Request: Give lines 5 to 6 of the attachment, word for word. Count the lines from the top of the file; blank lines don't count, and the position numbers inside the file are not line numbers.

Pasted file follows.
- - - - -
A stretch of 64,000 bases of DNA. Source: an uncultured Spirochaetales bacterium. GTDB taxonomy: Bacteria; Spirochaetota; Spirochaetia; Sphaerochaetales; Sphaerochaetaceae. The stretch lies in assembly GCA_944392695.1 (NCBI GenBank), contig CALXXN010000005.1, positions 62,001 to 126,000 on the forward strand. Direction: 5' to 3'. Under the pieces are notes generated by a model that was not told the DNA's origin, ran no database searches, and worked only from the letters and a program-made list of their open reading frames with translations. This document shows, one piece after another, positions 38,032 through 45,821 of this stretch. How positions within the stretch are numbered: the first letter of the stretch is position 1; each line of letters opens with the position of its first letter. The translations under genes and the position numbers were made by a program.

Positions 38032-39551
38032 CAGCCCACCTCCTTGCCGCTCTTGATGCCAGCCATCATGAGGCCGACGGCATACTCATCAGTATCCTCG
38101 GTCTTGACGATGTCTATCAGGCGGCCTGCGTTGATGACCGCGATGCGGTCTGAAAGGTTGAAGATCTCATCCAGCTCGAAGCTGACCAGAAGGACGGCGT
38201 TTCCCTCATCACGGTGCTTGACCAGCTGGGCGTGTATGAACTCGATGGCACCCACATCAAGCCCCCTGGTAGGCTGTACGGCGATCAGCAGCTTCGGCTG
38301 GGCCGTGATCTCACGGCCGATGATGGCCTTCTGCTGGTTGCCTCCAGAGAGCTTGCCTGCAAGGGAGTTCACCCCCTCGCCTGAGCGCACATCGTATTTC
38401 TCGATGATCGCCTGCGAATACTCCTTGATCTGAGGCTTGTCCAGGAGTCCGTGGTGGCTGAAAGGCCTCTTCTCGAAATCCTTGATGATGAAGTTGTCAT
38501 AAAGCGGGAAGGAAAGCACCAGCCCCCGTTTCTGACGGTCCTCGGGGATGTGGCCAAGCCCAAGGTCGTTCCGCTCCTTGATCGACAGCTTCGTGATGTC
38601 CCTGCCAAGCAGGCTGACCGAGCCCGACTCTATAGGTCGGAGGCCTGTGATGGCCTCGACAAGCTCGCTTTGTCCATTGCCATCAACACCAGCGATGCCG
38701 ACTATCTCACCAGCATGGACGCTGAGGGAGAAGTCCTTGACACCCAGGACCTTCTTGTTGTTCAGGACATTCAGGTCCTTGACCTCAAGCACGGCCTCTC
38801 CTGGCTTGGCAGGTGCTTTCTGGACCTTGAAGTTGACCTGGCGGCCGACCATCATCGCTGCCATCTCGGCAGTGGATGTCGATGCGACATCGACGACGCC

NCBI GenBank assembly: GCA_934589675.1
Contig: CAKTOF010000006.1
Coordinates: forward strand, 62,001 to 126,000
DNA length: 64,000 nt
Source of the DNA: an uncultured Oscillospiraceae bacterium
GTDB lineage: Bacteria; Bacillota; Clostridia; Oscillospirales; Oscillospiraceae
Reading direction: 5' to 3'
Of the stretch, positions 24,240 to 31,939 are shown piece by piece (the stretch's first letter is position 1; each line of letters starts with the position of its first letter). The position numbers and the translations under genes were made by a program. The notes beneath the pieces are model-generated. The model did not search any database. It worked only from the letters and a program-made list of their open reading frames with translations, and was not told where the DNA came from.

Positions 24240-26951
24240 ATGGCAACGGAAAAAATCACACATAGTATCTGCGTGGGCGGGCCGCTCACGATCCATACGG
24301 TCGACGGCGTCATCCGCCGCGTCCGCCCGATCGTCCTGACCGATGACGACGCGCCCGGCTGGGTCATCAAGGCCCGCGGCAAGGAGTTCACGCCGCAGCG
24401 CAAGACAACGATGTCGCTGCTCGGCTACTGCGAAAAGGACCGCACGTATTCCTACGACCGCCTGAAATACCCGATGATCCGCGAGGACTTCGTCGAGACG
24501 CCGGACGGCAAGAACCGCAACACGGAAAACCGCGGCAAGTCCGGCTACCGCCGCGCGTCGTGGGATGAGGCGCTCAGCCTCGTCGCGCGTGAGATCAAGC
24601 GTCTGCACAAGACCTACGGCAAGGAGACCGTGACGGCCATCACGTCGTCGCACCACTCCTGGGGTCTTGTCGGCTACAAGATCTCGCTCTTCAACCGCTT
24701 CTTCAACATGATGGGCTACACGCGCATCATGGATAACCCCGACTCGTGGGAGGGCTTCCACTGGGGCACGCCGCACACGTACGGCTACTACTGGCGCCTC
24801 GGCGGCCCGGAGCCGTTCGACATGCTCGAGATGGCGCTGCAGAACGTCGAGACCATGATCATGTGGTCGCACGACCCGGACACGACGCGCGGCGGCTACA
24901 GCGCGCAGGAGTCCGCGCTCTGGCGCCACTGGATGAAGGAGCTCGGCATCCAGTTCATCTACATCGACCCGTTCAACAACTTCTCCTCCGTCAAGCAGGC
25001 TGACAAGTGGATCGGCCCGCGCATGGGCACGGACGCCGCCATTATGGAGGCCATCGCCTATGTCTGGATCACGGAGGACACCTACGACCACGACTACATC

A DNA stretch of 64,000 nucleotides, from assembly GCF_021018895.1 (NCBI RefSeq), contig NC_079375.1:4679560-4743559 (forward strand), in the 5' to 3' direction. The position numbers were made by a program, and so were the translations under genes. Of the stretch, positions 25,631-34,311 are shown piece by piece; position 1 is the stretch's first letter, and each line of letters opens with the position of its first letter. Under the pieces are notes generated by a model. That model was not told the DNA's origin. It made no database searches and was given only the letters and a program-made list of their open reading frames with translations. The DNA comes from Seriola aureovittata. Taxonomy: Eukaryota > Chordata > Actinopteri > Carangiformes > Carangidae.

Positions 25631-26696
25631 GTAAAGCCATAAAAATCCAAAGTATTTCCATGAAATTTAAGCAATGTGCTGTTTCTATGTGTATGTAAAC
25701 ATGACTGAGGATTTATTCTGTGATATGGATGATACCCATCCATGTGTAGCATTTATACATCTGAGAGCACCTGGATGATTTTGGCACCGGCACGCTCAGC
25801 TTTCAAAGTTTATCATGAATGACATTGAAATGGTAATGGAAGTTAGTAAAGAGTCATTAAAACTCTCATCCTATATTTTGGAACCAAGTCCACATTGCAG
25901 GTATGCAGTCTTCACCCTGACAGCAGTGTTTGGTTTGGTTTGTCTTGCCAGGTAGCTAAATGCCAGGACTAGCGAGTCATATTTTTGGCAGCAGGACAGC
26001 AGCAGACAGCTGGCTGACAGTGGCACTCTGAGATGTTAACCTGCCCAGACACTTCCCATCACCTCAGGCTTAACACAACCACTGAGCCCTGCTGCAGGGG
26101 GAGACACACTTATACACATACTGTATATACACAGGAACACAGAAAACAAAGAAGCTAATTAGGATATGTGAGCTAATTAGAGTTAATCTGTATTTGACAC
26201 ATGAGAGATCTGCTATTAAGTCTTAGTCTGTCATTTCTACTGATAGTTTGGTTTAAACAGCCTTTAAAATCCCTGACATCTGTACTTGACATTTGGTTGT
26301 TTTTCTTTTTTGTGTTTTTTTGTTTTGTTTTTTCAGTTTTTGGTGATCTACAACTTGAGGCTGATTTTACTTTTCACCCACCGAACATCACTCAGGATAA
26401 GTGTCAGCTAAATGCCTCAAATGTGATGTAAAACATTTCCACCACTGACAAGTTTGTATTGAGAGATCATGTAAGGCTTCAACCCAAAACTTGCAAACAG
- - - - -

38201 TTCCCTCATCACGGTGCTTGACCAGCTGGGCGTGTATGAACTCGATGGCACCCACATCAAGCCCCCTGGTAGGCTGTACGGCGATCAGCAGCTTCGGCTG
38301 GGCCGTGATCTCACGGCCGATGATGGCCTTCTGCTGGTTGCCTCCAGAGAGCTTGCCTGCAAGGGAGTTCACCCCCTCGCCTGAGCGCACATCGTATTTC